While other higher-fat dairy foods don’t seem to elevate blood cholesterol, butter definitely does.

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When studies came out a few years ago suggesting that saturated fat wasn’t the devil, many people took that as a license to bust out the bacon and the butter.

Headlines and sound bites aside, the real message in the research was that saturated fat appears to be neutral for cardiovascular health. In other words, if you want to reduce your risk of heart attack and stroke, there are worse things — and better things — you could eat.

Specifically, reducing foods high in saturated fat (primarily meat, dairy and eggs) but replacing them with foods high in sugar and white flour gets a thumbs down, while replacing some sources of saturated fat in your diet with sources of unsaturated fats (plant oils, avocados, nuts) gets a thumbs up.

While nutrition science can seem mercurial, the truth is that it is simply evolving. This has created new twists in the saturated-fat debate because we have the ability to take a closer look at different types of saturated fat, found in different foods, and how they affect us. Take dairy fat, for example.

Long-term studies that look at food habits suggest that intake of dairy foods, both lower fat and higher fat, either have no effect on risk of cardiovascular disease, or are associated with a lower risk. Fermented dairy (yogurt and cheese) is most favorable.

Short-term clinical studies suggest that whole-fat dairy foods don’t tend to raise blood cholesterol, even though they contain saturated fat. Butter, however, has not been vindicated.

Clinical studies show a significant difference between butter and other higher-fat dairy foods on blood cholesterol. In a nutshell, hard cheese and even heavy cream had a neutral or beneficial effect on cholesterol, but equivalent amounts of butter (measured as calories or as grams of fat) had a detrimental effect.

The cream vs. butter study used 40 grams of milk fat each day, the equivalent of 5 cups of whole milk or almost half a stick of butter. You might want to put down that Bulletproof Coffee (coffee blended with a huge hunk of butter).

So what’s the difference between butter and other types of full-fat dairy? It may be differences in calcium and protein (butter is extremely low in both), or it may be how the fat is carried in the food. Dairy fat is typically enclosed in a milk fat globule membrane (MFGM), which is rich in proteins and phospholipids (a type of fat) and may have health benefits. Butter is low in MFGM.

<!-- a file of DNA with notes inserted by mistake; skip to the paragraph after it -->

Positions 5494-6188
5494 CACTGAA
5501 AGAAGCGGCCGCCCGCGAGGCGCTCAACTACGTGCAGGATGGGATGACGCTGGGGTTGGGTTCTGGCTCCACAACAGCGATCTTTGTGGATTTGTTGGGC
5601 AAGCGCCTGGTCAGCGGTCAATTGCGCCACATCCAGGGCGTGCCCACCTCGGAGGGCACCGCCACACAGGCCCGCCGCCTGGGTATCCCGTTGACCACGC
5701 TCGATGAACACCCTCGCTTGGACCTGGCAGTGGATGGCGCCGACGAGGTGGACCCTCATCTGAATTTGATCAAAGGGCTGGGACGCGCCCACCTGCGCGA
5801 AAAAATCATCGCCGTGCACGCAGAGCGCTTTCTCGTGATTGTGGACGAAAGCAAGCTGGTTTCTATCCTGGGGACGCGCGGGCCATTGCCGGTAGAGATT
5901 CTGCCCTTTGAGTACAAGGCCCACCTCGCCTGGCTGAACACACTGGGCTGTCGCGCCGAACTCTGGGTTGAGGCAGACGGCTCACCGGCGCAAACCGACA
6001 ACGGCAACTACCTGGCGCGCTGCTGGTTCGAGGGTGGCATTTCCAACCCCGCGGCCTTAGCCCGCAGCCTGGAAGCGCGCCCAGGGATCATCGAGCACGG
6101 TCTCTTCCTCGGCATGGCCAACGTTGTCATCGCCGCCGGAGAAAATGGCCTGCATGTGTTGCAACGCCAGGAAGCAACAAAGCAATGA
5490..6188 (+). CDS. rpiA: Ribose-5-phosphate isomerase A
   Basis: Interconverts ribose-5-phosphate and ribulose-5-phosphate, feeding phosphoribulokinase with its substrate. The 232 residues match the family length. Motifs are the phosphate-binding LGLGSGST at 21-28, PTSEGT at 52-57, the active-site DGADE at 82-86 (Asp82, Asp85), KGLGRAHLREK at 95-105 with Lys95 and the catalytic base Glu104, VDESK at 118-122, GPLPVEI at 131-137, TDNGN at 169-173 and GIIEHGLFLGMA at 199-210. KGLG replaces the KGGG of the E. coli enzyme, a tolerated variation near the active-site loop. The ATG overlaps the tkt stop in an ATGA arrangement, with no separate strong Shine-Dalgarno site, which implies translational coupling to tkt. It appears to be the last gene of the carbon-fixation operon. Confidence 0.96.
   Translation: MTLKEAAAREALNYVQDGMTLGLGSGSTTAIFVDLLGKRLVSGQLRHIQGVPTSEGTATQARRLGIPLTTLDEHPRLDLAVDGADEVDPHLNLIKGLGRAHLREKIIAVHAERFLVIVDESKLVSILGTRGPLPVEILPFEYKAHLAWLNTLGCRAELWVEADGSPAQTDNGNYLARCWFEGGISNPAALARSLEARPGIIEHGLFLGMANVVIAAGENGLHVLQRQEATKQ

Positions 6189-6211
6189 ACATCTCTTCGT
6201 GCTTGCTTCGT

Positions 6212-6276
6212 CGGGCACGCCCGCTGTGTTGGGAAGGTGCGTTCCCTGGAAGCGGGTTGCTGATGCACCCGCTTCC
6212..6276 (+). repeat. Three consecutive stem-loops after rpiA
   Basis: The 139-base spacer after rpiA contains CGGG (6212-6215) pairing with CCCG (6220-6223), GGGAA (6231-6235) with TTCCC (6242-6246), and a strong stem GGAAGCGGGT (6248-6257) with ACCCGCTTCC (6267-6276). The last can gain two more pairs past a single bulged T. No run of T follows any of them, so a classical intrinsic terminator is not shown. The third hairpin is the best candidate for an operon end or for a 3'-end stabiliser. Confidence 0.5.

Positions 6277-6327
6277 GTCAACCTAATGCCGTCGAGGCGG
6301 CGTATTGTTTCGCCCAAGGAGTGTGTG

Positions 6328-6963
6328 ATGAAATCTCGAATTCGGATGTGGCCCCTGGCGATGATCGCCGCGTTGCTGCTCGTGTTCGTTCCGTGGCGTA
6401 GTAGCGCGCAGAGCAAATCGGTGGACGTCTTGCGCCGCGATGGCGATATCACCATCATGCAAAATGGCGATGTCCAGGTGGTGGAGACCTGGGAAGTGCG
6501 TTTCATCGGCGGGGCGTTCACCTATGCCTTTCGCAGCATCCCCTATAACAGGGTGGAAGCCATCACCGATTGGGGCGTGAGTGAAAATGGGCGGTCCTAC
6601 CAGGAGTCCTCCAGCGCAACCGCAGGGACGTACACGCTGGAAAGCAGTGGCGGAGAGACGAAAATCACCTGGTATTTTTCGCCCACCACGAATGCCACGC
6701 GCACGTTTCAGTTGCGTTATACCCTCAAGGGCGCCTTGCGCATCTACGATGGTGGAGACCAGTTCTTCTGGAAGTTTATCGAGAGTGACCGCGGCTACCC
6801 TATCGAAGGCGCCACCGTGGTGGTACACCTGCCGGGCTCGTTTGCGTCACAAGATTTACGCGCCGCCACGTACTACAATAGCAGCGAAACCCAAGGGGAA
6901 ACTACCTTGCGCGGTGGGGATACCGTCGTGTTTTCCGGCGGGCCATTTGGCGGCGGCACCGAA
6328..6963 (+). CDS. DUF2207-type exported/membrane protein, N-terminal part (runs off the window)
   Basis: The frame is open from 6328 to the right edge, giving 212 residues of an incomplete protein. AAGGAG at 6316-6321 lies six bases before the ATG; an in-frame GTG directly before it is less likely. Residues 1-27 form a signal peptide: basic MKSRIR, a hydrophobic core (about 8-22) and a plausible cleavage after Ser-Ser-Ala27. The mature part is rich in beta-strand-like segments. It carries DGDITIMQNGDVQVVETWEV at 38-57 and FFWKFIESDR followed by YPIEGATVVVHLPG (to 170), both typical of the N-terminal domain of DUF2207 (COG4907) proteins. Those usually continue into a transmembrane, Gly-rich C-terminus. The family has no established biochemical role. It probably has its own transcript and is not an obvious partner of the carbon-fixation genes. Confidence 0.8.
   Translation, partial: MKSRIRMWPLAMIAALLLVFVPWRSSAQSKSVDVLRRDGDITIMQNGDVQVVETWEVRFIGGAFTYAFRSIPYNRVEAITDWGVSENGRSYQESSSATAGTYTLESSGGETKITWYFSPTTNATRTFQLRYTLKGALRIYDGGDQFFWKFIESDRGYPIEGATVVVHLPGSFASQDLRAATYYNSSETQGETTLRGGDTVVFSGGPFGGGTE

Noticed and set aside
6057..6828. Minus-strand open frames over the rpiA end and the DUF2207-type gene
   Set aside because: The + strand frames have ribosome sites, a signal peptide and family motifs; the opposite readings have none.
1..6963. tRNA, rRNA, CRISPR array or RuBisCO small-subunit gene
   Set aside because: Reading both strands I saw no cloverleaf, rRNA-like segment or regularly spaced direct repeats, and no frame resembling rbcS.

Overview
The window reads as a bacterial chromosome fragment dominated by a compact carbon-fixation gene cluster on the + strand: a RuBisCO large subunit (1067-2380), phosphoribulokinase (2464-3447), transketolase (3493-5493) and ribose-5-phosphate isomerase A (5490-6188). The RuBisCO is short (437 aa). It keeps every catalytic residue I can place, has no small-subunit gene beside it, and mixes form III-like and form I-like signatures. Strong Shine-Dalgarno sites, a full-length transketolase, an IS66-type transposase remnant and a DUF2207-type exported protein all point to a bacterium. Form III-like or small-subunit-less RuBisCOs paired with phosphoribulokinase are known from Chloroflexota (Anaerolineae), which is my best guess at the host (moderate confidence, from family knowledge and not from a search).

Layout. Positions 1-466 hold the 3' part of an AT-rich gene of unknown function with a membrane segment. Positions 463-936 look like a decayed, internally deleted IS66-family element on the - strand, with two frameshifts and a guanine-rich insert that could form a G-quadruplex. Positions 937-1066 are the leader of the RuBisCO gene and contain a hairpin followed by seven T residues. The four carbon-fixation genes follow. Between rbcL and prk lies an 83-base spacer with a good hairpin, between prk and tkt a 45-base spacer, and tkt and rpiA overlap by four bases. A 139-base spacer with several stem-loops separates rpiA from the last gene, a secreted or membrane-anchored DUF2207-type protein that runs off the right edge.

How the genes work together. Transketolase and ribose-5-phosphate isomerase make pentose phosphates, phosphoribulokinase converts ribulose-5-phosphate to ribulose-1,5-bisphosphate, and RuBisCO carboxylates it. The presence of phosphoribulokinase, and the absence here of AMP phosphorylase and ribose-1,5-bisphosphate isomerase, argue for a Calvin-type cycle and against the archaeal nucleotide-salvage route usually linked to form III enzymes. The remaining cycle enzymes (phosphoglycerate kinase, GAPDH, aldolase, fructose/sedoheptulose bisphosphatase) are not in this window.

As Dr. Dariush Mozaffarian, dean of the Tufts University’s Friedman School of Nutrition Science & Policy, wrote in a review of dietary policy in the January 12 issue of the journal Circulation: “The current science supports consuming more yogurt and possibly cheese; with the choice between low-fat versus whole-fat being personal preference, pending further investigation.”

A few more tips:

It’s still wise to heed the advice of the 2015-2020 Dietary Guidelines for Americans to keep saturated fat under 10 percent of calories. You don’t have to limit total fat, but go for polyunsaturated and monounsaturated fats, such as avocados, nuts, seeds, olive oil and fatty fish, because those have demonstrated benefits for health.

Think big picture. Are you eating lots of plants (vegetables, fruit, pulses, whole grains)? Are you minimizing sugar and white flour? Are you getting your protein from a variety of food sources?

If you love butter, use it sparingly where it counts the most to add flavor, but turn to more healthful fats for most of your cooking and baking needs.

Remember: Full-fat dairy has more calories than lower-fat forms.